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Showing posts from May, 2009

Kicksville 66, a place you must visit

Kicksville 66 is Miriam Linna 's new blog. Miriam, one of my first New York pals along with her co-conspirator Billy Miller, runs the empire known as Norton Records for many years. It is a mighty place, full of the most crazed rock and roll music ever invented and committed to tape (much involving Miriam and Billy's band, the A-Bones ); this blog, however, starts years before, when Miriam came to NY from Kent, Ohio in 1976 to play drums for the Cramps . It is the kind of first-person account that blogs should be: expertly written with energy and wit, and recalled intimately and comprehensively (and with pictures). It is a story set in the beginnings of the New York music scene that I, like Miriam, followed from afar via magazines and records, and that the dB's became part of a year or two later. I'm so excited this exists, and each new entry will be savored like an issue of Kicks Magazine always has been.

New Orleans trip, Pt. 4 - one vignette I forgot

After we demolished the insides of Mark's house and shed, we left the detritus on the sidewalk of St. Bernard Avenue to be picked up at some point. Among the storm-ravaged stuff were old amps, Drifters' cds and Mark's backup Fender Precision Bass. (Mark had evacuated with only his main bass, the old Precision with what I believe is an anodized pickguard.) The backup bass was in pieces and had been submerged in the toxicity for quite a while. At some point, Robert went by the remains of the house and grabbed what was left of the backup bass and took it back to Memphis where he and his family had settled after the storm. I don't think Mark gave the bass a thought, knowing how everything else in his home and utility space had been decimated. Earlier this year, when Chris and I played at Folk Alliance, we stayed with the Mache family in their comfortable digs. Robert said "Peter, I have to show you something." He pulled out a Fender Precision bass and asked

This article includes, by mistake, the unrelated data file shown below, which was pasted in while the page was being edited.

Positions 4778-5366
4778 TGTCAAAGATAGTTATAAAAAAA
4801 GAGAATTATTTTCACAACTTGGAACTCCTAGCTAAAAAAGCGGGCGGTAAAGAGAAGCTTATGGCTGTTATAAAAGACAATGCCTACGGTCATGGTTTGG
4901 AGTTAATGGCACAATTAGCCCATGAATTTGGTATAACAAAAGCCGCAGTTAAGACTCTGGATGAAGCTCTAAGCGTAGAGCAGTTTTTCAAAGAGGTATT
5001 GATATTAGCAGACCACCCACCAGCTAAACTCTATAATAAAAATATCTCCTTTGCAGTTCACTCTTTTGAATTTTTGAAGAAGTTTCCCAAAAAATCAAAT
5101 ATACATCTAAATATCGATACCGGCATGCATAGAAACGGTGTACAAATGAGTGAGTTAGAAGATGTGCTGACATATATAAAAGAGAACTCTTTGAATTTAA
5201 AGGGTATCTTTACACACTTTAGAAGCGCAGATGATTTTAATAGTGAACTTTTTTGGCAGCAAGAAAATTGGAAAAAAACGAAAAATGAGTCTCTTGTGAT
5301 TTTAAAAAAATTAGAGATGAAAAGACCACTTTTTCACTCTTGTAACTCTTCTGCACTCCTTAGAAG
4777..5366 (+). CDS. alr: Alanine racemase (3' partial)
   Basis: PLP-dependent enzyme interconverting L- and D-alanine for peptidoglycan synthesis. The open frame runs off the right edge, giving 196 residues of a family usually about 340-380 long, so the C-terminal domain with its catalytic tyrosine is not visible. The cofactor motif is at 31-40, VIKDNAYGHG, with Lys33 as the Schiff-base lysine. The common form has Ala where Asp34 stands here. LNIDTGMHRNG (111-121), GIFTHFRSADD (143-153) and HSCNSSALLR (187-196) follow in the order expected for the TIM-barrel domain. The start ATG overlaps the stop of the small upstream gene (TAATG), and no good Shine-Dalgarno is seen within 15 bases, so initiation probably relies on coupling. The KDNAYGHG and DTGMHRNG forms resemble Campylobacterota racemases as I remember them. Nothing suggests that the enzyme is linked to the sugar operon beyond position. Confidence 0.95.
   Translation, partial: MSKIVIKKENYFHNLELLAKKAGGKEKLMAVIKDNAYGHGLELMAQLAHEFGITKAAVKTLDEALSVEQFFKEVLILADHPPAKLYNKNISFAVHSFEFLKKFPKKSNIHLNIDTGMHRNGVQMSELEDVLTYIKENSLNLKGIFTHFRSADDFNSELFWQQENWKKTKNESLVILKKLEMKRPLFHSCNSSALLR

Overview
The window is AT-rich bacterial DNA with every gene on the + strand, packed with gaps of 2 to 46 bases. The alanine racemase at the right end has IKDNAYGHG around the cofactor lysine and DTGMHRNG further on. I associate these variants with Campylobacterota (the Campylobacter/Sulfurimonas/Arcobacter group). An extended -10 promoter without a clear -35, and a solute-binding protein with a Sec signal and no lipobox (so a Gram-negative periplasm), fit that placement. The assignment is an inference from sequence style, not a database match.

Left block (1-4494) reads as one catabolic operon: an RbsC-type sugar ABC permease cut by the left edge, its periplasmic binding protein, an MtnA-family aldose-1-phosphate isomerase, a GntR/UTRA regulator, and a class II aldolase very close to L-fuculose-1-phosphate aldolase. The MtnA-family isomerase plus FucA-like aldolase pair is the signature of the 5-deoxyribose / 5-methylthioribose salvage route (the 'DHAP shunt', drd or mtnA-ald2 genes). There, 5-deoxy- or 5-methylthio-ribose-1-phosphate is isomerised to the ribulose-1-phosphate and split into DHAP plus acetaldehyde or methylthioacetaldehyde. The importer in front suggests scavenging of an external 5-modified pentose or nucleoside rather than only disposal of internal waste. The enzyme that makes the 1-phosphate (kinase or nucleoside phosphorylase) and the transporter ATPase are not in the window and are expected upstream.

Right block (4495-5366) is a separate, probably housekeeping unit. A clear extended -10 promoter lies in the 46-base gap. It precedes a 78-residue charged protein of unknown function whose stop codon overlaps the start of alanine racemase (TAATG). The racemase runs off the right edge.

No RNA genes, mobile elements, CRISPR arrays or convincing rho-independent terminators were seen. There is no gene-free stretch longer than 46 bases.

New Orleans trip, Pt. 3

Friday comes right after Thursday; I think they move it closer in New Orleans to squeeze every ounce of weekend out of visitors. I woke up with barely a voice left from rocking the Circle Bar and then visiting with old friends there. Gee, good work, I only have the main show I came down for left to do... Carrollton Station is my old haunt in New Orleans. It's a former workingman's bar, located kitty-cornered from a 'car barn' for the St. Charles streetcar line. I played every Sunday there for years, inviting visiting and local songwriters to join me on stage. It was there that I was serenaded for my birthday one year by Graham Parker and Bob Andrews AND Pat McLaughlin. The huge wooden sign on stage with the streetcar on it had fallen on my daughter's rental violin once and shattered it; I was pleased to note that it was now permanently secured on the back wall. I'd spent many nights there, starting years before I moved to New Orleans, so coming back was

New Orleans trip, Pt. 2

As it was when I lived there (although for different reasons) the time I spent in New Orleans last week is starting to blur around the edges a little. So I'll try to compile what all I did when I was there in something of a digest form until I get to Thursday and Friday. 1. Drove out to Mark Walton's house to find that the house was no longer there, the house we'd gutted a couple years before. I don't know why, since Mark had been looking for someone to mow the lot for him, but I guess the fact that the house was demolished had escaped me. So I pulled up on St. Bernard Avenue to where the driveway used to be. I got out, looked for anything I recognized, saw nothing and began to cry. Sometimes it's those final moments that drive it all home to you--so many rehearsals, band dinners, birthday parties for the boys, the trike I ran over while unloading gear, Mark's hard work on renovating the living room, kitchen and family room... all consigned to memory. 2.

New Orleans trip, Pt. 1

Carrollton Station, Friday May 1 (which will be discussed later, I just liked the photo) ******** Quite a week in New Orleans to relate. One of the hardest losses in the aftermath of Hurricane Katrina was that of a network of my good friends, many of who were in the Continental Drifters ' circle. The band had ground to a halt after 9/11 put the kibosh on another European tour, this one in support of Better Day and the Fairport ep. Vicki had moved back to Los Angeles, but the rest of us were still in New Orleans. There was some rancor among the ranks, absolutely. I put my cds of the band away, and I started a little mid-life crisis, MC-5-esque combo called the People's Revolutionary Army of St. Bernard for yucks and therapy. Susan and Russ got her solo career underway and recorded an album. Robert was playing with anybody and everybody, idle hands, you know.... and we saw each other, and we interacted with each other, just not with instruments in our hands and not all the